By Christina Yin
There was once Hermione Granger’s doppelganger in my class. I don’t know if he can make a successful vat of polyjuice potion or break a dragon out of a gnome’s vault, but this student definitely produced among the best assignments and gave some of the most insightful written or oral feedback in class I have ever had. I learned a lot from this student. He has gone on to maintain a straight 4.0 CGPA throughout university and interned at a major multinational corporation that has offered him a job upon graduation. But are these what make a successful student? There are many other kinds of students I would call successful, and they don’t need to have earned a 4.0 CGPA. There had been many others who were more like Harry Potter’s Ron and Harry or even Neville Longbottom in their academic endeavours and they have taught me a great deal. Not every student exceeds expectations or achieves an “outstanding” result at the end of the semester, but every student gives a teacher an opportunity to learn and is successful in his or her own right.
I use the term “teacher” intentionally though at university, we are known as lecturers. And I deliberately wrote that I’ve learned a lot from my students because this is true. Teaching and learning don’t go in a single direction. They go both ways, and it’s a learning process for both parties if we allow it to be.
Some semesters, my students are avid bloggers and very keen to post their thoughts and feelings on the group blogs and discussion boards. Other times, the students are more timid and less outgoing even online. But whichever type of student, I have to remind myself that these are not quite young adults yet: they are still adolescents, finding their way to adulthood, with all the peaks and pitfalls of peer, parental and academic pressure that university life brings to them.
It is easy as a teacher to stereotype our students. This one is hardworking, that one is weak, another is smart but lazy, this other student is the jock who’d rather go for another round of basketball practice than attend class. We could very well wind up labelling our students as those in the 1980s hit The Breakfast Club: the jock, the princess, the nerd, the criminal and the basket-case. A 21st century analogy would be to label them as Harry, Hermione, Neville, Draco and Goyle. It certainly would be easier for us to do so: we could box the students neatly into their stereotyped categories and teach and help them as such. While that is one way to do it, the more time-consuming and perhaps more rewarding way would be to get to know each student as an individual.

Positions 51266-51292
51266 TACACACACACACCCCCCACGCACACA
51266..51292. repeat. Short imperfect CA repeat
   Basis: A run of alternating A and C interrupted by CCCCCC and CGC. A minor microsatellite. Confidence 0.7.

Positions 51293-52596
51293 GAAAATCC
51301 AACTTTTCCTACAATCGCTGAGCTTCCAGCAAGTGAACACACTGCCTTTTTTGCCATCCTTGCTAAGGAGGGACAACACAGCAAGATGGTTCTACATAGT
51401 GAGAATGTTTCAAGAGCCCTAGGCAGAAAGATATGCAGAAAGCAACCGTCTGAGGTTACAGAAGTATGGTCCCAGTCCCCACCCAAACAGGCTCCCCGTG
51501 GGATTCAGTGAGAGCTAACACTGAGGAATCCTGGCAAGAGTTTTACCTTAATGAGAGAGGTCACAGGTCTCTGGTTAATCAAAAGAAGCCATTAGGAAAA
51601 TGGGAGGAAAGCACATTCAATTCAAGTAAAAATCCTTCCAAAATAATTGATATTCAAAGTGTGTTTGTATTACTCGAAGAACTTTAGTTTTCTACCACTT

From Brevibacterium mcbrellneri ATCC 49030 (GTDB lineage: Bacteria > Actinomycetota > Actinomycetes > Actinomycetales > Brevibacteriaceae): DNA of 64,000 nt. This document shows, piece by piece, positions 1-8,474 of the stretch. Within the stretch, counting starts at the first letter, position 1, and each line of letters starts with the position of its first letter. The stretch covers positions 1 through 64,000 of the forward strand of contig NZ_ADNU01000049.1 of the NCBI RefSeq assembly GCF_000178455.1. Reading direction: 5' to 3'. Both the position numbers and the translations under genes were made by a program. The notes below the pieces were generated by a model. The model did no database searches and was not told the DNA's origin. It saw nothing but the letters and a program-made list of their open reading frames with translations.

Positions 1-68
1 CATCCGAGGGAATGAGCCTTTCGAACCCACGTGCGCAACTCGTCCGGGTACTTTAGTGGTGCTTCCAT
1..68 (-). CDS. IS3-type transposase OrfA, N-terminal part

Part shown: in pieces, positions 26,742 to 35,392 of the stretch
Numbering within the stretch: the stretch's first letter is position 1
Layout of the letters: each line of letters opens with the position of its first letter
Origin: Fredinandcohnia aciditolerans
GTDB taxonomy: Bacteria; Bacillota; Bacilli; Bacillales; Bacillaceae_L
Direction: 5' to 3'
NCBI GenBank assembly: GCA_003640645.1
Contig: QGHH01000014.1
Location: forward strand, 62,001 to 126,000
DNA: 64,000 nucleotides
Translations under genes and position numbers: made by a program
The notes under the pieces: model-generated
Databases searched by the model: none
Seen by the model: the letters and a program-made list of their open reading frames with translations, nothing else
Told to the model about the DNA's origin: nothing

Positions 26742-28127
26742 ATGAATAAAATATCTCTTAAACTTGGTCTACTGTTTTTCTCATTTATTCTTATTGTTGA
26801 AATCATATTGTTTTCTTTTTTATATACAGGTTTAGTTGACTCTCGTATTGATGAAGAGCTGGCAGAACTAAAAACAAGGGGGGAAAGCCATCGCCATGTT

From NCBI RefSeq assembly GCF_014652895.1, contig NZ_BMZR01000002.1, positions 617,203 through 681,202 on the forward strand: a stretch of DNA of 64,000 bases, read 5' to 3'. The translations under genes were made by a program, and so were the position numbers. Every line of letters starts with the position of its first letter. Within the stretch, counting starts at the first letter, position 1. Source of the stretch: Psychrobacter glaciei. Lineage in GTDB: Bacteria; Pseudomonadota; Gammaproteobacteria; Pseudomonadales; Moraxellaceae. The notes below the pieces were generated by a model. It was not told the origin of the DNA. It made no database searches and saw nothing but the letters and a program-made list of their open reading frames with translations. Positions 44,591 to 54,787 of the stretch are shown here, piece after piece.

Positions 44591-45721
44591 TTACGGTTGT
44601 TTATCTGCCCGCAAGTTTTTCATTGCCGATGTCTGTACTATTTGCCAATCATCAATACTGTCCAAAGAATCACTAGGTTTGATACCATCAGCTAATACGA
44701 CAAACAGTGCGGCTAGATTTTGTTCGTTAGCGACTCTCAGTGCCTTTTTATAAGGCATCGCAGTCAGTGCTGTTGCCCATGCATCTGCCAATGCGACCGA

Swinburne’s foundation program is a bridging program that prepares students with the necessary academic skills they need after leaving secondary school in order to succeed at their undergraduate studies in the university. But it is not just about learning the academic skills. It’s about bridging that exciting path from adolescence to adulthood. Teachers in the program have an exciting role to play. We provide the students with the knowledge and technical skills they need whether they are in the business, design, engineering, IT or multimedia stream. And we also guide them across that precarious bridge to adulthood.
Students come from all over the world. One semester might find students from Tanzania and Pakistan in the same classroom with those from Bintulu and Kampar. Group work and out-of-class activities bring these students together. They must unite to achieve a common goal and how well they do depends on overcoming differences that range from cultural and linguistic to academic and political. Each unique student contributes to the mix and it’s our role as teachers to guide them to find and develop their strengths while overcoming their weaknesses so that the final result is a positive, self-affirming one.
We would not be doing justice to our students or ourselves as teachers if we were to stereotype them and urge them only to aim for high grades and equating that to being a successful student. We can better help students to achieve an “outstanding” result in life by successfully crossing that bridge from secondary school teenager to university undergraduate if we perceived them and taught them as unique individuals. In that process, we would learn from our students, too, and become better teachers in academics and life both. I would hope that studying at Swinburne is perceived by student and teacher alike as an adventure and not a chore or painful task that must be slogged through. And I hope that I can convince my students that this is so, and to do as that famous teacher, Professor Albus Dumbledore, did: inviting one his students named Harry to join him to “step out into the night and pursue that flighty temptress, adventure”.
Christina Yin is Associate Head of the School of Language and Foundation at Swinburne University of Technology Sarawak Campus. She can be contacted at firstname.lastname@example.org